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Most recent performance

There are currently no scheduled performances of L’Ormindo. It was last on stage 3 February—5 March 2015 as part of the Winter 2014/15 season.

The Story

Princes Ormindo and Amidas have fallen in love with Erisbe, wife of the elderly King Ariadenus. Meanwhile Princess Sicle, Amidas’s spurned lover, plots to get Amidas back, enlisting her old nurse Eryka as an ally.

Eryka tells Amidas Sicle has died of grief. Amidas feels terrible, and is overjoyed when he discovers Sicle is in fact alive. Ormindo and Erisbe elope but are captured by Ariadenus, who sentences them both to death. It emerges that Ormindo is Ariadenus' long lost son. Ariadenus frees Erisbe to marry Ormindo and embraces Ormindo as his successor.

Background

Discover a gem of the Baroque opera repertory in the intimate surroundings of the Sam Wanamaker Playhouse, the Jacobean theatre at Shakespeare’s Globe. The Sam Wanamaker Playhouse opened in January 2014, providing an exquisite, 350-seat venue evoking the candlelit theatres of Shakespeare’s day. Kasper Holten’s production of L’Ormindo, a unique collaboration between the Royal Opera House and Shakespeare’s Globe, was the first opera to be performed at the theatre and was acclaimed by critics and public.

Holten’s inventive new staging draws on the stagecraft and theatrical tricks of the 17th century to bring to life a comic tale of sex, disguise and deception. First performed in Venice in 1644, Francesco Cavalli's L’Ormindo follows the trials and tribulations of two pairs of lovers in the ancient kingdom of Mauretania. The opera’s mixture of lively comedy, sublime romance and gorgeous music makes for an unforgettable experience.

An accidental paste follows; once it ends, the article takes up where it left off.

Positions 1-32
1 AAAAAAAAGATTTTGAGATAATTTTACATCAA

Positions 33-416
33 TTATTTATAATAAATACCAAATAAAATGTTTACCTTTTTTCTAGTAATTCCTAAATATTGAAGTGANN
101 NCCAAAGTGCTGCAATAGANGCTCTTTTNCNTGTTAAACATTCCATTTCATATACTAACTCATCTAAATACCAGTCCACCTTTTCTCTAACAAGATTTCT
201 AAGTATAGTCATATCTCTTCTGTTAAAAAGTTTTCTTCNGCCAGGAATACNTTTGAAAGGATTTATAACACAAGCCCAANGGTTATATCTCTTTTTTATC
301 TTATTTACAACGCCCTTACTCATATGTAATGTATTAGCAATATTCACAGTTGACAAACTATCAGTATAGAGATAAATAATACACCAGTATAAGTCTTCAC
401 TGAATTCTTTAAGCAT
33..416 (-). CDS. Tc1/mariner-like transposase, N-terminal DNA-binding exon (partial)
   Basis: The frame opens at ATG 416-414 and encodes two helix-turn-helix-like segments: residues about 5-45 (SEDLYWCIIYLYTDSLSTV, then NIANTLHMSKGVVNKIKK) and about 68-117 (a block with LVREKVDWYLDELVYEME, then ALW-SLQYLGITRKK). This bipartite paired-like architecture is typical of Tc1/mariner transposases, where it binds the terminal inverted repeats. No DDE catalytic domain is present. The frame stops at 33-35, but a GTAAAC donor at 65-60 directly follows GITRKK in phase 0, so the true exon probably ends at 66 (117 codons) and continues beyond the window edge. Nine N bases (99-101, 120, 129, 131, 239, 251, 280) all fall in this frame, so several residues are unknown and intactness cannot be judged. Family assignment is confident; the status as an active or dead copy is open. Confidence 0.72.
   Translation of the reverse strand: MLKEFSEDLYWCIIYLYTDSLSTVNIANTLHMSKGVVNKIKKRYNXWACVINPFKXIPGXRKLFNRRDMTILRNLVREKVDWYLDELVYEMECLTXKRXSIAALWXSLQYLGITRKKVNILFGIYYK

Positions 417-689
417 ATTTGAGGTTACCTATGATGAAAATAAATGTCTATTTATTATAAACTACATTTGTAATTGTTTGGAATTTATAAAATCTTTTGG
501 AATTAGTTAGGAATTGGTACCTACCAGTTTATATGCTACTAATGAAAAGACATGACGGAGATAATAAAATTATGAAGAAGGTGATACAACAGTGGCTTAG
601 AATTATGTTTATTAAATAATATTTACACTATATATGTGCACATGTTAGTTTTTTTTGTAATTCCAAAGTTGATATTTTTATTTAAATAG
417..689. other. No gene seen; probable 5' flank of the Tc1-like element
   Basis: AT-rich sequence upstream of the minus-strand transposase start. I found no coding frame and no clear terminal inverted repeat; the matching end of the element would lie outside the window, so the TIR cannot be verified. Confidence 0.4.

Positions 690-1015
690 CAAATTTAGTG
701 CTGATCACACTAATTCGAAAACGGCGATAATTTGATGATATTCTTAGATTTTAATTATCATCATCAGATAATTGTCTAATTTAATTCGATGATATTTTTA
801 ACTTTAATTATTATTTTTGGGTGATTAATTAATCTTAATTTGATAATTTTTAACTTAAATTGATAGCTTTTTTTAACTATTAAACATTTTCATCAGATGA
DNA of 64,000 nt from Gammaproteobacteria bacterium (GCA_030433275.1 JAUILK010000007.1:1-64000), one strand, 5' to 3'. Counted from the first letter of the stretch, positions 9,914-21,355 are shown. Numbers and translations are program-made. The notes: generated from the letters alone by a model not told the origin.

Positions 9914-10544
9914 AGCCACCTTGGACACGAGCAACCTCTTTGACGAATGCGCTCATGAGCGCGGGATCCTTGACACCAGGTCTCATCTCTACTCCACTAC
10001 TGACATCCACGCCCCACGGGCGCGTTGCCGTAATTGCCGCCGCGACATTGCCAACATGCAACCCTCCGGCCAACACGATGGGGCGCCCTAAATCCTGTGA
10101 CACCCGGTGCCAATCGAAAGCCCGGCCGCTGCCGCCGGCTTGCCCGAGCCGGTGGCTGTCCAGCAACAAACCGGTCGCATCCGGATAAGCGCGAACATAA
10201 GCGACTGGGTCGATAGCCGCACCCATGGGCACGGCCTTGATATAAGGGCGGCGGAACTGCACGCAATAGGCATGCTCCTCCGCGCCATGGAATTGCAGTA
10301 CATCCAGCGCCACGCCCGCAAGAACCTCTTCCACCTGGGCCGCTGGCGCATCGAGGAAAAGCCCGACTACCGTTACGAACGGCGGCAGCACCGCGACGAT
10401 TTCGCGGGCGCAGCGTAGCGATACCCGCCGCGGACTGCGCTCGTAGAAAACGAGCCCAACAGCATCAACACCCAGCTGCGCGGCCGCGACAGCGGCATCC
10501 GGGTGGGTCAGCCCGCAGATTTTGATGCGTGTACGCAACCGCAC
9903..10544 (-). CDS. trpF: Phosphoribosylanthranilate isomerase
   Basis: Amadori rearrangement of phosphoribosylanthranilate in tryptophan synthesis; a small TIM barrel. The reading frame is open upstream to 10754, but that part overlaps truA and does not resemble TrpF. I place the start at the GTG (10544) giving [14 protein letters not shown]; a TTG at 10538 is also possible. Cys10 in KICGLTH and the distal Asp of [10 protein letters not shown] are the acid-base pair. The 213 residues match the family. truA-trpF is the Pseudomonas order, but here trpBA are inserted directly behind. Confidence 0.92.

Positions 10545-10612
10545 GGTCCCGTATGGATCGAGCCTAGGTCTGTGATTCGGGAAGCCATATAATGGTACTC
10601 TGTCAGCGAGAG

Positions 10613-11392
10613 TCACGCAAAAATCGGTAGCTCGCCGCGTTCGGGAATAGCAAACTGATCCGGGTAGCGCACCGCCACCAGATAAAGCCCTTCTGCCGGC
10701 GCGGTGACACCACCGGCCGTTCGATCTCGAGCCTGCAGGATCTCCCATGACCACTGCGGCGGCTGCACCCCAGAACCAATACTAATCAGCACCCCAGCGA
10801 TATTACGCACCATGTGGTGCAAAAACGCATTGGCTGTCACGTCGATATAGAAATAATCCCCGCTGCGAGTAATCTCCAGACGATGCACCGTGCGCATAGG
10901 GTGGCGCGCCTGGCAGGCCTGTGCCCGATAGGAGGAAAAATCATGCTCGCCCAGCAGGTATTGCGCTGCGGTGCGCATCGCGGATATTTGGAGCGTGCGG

News and features

  1. Opera Essentials: L’Ormindo

    3 February 2015

    Our quick guide to Cavalli’s ingenious comedy, staged in the beautiful candlelit setting of the Sam Wanamaker Playhouse at Shakespeare's Globe.

On Wikipedia

Ormindo was first performed in 1644 at the Teatro San Cassiano, Venice, the word's first public opera house. After its 1644 run, it was probably not revived until 1967 when it was performed at Glyndebourne Festival Opera. The version presented at Glyndebourne was arranged and conducted by Raymond Leppard. The work received its American premiere in 1968 in a performance at the Juilliard School supervised by Leppard. Subsequently it was performed by the Washington Opera Society, using Juilliard's sets and Costumes. Singers were as follows: Amida -John Reardon; Erice - Michael Best; Ormindo - Frank Poretta; Sicle -Evelyn Mandac; Erisbe- Benita Valente. Although taken up by the State Opera of South Australia and staged in 1980, the opera remains something of a rarity. A recent performance was by the Pittsburgh Opera in February, 2007, using a new performing edition by Peter Foster. It was conducted by Bernard McDonald and directed by Chas Rader-Shieber. Peter Foster's edition was also used by The Harvard Early Music Society in its November, 2008 performance of the work, conducted by Matthew Hall and directed by Roy Kimmey. The Baylor University School of Music performed the work in English on November 21-22, 2008 under the direction of Dr. Michael Johnson with conductor Dr. Andrew Hudson. It was performed by Pinchgut Opera of Sydney in December 2009. The Royal Opera staged a new production, in an English translation, directed by Kasper Holten at Shakespeare's Globe in March 2014 - the first opera production at the newly opened Sam Wanamaker Playhouse. This production was revived the following year (in February 2015) at the same venue. The Royal Irish Academy of Music based in Dublin presented the first Irish production of the opera in January 2015 directed by Ben Barnes and conducted by David Adams.

Abstract taken from the Wikipedia article Ormindo, available under a Creative Commons license.